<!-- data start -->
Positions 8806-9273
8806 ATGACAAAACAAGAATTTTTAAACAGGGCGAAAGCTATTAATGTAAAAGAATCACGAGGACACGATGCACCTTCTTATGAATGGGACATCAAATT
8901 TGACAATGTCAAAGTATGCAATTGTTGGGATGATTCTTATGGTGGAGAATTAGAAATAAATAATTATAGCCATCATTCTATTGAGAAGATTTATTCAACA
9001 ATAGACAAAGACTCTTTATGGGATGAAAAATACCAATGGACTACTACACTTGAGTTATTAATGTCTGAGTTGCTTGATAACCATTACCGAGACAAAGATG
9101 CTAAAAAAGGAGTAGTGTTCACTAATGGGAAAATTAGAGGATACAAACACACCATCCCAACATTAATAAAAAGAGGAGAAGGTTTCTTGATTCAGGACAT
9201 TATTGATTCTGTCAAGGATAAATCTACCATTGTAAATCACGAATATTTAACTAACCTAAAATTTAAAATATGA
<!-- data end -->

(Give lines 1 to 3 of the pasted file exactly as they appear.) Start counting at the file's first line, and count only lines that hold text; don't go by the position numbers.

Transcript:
Positions 8806-9273
8806 ATGACAAAACAAGAATTTTTAAACAGGGCGAAAGCTATTAATGTAAAAGAATCACGAGGACACGATGCACCTTCTTATGAATGGGACATCAAATT
8901 TGACAATGTCAAAGTATGCAATTGTTGGGATGATTCTTATGGTGGAGAATTAGAAATAAATAATTATAGCCATCATTCTATTGAGAAGATTTATTCAACA